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FCC Reverses Course on Regulatory Fee Hikes

- Some Rates Fall Below Current Levels

The Federal Communications Commission last week reversed course on its plans to increase Radio and TV stations’ annual regulatory fees, announcing it was ratcheting back the proposed hikes that ranged from eight to 15 percent.

The final outcome represents about a nine percent average decrease from the proposed 2021 rates.

Overall, 2021 regulatory fees will be at or below 2020 levels.

A unanimous decision, the move came in response to a united, months-long effort by industry advocacy groups including TAB, NAB and state broadcast associations representing the remaining 49 states, the District of Columbia and Puerto Rico.Scott and Lauren Flick

TAB’s FCC legal counsel, Scott Flick and Lauren Lynch Flick with Pillsbury Winthrop Shaw Pittman (pictured), represented the state associations which advocated directly with FCC Chair Jessica Rosenworcel and the commissioners.

“Given the statutory framework for regulatory fees that the FCC operates under, and its refusal in prior years to make significant adjustments to its methodology, this is a very good result,” said Scott Flick. 

“It provides not only short-term relief for broadcasters, but a path forward to making bigger fixes that will hopefully reduce the economic pain regulatory fees impose on broadcasters every year.”

Before and After
This chart illustrates how much individual Radio license fees were proposed to increase and the final fees approved.  TV licensees received a similar benefit, but because each TV station pays a unique fee based upon its precise population coverage, those numbers can’t be so neatly presented.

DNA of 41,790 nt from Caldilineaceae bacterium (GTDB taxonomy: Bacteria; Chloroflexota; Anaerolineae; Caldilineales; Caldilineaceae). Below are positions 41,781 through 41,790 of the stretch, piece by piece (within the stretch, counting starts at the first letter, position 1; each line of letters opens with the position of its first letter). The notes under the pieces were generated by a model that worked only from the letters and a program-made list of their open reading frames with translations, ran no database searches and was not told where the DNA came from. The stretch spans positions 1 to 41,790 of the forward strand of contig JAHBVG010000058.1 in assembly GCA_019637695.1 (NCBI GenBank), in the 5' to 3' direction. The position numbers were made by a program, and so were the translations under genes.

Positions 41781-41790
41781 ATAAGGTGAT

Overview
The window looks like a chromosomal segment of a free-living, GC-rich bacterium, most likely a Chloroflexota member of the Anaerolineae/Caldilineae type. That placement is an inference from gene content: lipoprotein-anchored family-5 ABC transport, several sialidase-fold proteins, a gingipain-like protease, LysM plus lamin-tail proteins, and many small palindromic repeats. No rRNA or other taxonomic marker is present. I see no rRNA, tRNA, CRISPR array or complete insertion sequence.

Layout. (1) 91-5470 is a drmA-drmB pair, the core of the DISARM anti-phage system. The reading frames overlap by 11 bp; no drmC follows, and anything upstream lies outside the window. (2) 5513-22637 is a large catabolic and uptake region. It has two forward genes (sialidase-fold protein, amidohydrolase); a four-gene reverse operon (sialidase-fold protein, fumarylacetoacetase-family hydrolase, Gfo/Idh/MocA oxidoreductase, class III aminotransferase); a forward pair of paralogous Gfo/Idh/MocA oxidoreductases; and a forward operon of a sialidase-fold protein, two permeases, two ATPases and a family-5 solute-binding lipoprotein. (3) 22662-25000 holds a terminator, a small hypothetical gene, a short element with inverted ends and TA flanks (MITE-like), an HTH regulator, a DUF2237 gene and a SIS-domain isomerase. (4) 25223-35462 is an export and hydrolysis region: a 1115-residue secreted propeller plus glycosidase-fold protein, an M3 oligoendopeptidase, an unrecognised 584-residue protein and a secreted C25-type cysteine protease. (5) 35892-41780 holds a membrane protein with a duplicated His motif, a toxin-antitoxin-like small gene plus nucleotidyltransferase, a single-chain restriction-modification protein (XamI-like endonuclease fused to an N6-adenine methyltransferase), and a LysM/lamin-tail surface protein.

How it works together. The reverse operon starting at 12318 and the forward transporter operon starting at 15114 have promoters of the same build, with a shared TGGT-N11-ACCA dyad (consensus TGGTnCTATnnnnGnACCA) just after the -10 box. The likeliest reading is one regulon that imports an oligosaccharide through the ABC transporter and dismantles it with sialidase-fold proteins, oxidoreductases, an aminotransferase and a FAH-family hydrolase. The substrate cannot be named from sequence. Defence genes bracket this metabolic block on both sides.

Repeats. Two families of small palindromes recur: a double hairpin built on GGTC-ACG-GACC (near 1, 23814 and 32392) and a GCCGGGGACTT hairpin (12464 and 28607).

The outcome is particularly significant because there are 122 fewer stations nationwide, spreading the regulatory fee burden across fewer stations.

In 2019, TAB and its counterparts weighed in on the FCC’s planned rate hike, resulting in the correction of a mathematical error embedded in the calculation.

Last year, with the industry firmly in the grips of the COVID-19 pandemic, the FCC rejected our arguments to freeze rates, but provided some accommodation for stations unable to pay.

The reduction is believed to be the first in the history of the FCC.

Year over year reductions in broadcaster regulatory fees are a rarity, particularly at a time when inflation has significantly increased most broadcaster costs.

Pandemic Relief
The special “pandemic relief” we obtained last year will remain in place for 2021 regulatory fees.  These include: 

  • Permitting stations to apply for a fee waiver, reduction, deferral, and/or installment payment plan via a single email containing the appropriate showing of financial hardship sent to
  • Waiving the FCC’s “Red Light Rule” such that stations that currently owe the FCC money are not prohibited from seeking the regulatory fee relief described above.
  • Reducing the interest rate charged on installment payments and eliminating the down payment requirement.
  • Providing flexibility to stations in the manner in which they may demonstrate financial hardship.

Time for Big Tech to Pay Freight
In response to industry complaints that the FCC was saddling broadcasters with expenses for activities benefiting unregulated industries that currently pay no fees, the FCC has launched a proceeding to consider expanding the universe of regulatory fee payors to include new types of entities, such as “unlicensed spectrum users, especially large technology companies.” 

Adding such payors will reduce the need for the FCC to rely so heavily on broadcasters to fund its operations in the future.

Questions? Contact TAB’s Oscar Rodriguez or call (512) 322-9944.

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